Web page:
Many drone programs have time-sensitive, urgent, and unpredictable operations. They have adopted drones because they can perform missions much faster, safer, and more efficiently. They put together a crew, send them into the field, and sometimes they arrive on scene unable to launch the drone they depend on. They’ve been locked out of the drone through geofencing that prevents take off.

This experience is one of the most common frustrations we hear from enterprise drone operators: geofencing – the safety feature intended to prevent drones from taking off from areas they should not is slowing down their workflow unnecessarily and without clear guidance. Does this feature strike the right balance between safety and practicality? Are we making it too difficult for certificated and authorized drone operators to quickly launch their aircraft? Will Remote ID and other technologies make any of these safety features obsolete?

Geofencing Was A Good First Step Towards Increased Safety

A geofence is a virtual geographic boundary, defined by GPS, RFID, or other location-tracking technology, that enables software to trigger a response when a mobile device enters or leaves a specific area. In the drone industry, geofencing technology is used to automatically prevent drones launching from or entering a specific area.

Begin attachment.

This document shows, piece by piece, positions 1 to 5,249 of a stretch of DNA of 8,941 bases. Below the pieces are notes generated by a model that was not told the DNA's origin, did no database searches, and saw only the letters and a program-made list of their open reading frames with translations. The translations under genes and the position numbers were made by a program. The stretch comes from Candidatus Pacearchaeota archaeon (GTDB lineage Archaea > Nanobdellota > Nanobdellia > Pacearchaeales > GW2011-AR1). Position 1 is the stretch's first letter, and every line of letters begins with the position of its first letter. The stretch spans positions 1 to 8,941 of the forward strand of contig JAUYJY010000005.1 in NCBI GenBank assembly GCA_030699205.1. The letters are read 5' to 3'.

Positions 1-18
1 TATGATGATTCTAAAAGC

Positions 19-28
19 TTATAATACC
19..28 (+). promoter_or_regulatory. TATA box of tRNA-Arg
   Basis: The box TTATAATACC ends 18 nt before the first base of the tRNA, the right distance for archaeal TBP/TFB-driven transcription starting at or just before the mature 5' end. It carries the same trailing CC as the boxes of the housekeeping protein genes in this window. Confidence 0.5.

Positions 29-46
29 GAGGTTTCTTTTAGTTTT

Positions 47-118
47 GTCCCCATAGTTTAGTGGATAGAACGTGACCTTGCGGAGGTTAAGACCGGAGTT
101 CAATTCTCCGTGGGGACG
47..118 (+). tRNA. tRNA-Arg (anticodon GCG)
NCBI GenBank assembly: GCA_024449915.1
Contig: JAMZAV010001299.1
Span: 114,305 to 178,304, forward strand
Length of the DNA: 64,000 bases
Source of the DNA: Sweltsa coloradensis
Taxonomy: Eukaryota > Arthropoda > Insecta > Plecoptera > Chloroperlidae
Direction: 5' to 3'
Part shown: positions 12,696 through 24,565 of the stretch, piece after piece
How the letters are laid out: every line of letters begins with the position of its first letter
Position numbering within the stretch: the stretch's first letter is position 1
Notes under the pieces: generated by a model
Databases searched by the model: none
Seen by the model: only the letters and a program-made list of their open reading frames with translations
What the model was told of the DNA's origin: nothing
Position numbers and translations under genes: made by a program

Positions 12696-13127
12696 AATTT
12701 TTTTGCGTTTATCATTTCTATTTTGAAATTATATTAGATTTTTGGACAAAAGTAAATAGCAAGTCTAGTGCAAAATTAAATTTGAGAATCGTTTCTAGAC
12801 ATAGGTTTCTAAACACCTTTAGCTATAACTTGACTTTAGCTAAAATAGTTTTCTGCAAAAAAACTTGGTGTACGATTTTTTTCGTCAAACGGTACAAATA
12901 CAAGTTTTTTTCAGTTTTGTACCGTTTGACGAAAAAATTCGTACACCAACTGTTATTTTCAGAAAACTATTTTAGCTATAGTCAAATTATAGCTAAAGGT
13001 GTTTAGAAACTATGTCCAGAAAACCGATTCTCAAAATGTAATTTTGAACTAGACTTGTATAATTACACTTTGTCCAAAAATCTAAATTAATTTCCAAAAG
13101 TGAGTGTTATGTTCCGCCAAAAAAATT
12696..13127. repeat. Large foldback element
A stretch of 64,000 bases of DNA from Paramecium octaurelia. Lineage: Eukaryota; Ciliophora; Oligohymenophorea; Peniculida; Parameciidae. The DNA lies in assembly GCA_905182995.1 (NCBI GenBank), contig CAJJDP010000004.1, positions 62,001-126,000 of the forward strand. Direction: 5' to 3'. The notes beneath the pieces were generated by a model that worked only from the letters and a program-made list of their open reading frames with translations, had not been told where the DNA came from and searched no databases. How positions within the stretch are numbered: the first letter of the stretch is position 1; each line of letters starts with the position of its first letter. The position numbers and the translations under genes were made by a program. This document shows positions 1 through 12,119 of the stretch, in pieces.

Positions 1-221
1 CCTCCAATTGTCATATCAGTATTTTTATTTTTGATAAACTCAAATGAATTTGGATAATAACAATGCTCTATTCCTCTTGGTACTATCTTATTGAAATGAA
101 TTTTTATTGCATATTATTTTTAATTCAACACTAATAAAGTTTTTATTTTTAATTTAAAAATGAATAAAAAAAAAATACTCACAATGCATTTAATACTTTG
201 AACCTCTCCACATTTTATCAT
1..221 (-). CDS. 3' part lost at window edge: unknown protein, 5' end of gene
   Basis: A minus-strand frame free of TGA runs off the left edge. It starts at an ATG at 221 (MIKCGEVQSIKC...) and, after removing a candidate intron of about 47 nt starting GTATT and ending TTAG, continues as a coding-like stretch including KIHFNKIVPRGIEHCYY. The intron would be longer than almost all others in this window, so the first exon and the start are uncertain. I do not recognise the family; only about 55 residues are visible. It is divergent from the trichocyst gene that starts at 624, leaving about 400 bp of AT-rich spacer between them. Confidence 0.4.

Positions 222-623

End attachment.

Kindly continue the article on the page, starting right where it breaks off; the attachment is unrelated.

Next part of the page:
One way geofencing differs from other safety measures is that geofencing cannot be ignored. Alerts on your phone and physical “No Drone” signs can be ignored with a tap on a screen or simple willful ignorance. Geofencing caught on because it is arguably the simplest way to preemptively limit the ability of all drones to operate without the operator showing proof that they can legally operate at that location.

DJI, which manufactures over 76% of drones registered with the FAA, has used increasingly refined geofencing as part of its strategy to inform its users “where it is safe to fly, where it may raise concerns, and where flight is restricted”. Other manufacturers like Parrot, Autel, and Skydio do not feature similar geofencing capabilities. Parrot, for example, prompts their operators to specify how far away from them they want the drone to be able to fly as a sort of self-imposed geofence.

Good resources for unlocking your DJI drone include a video tutorial Kittyhawk made this fall and official guidance from DJI.

Where Does Geofencing Fall Short?

Geofencing in its current state applies to most drones universally and by default. Users have to take action to unlock a geofence, generally by acknowledging that the airspace is covered by a geofence and providing proof of their ability to legally operate there.

Increasingly, geofencing may be casting too wide of a net and not segmenting enough amongst operators affected by the geofence. Today’s certificated drone operators are more informed, professional, and safety-conscious than even a few years ago. They are more likely to be flying compliantly under Part 107 or a COA, utilizing LAANC for airspace authorizations, and following established best practices. These are the drone operators who understand the rules and are even more dependent on their drones to perform important, timely, and often life-saving work.

New Tools and Technology May Make Geofencing Less Necessary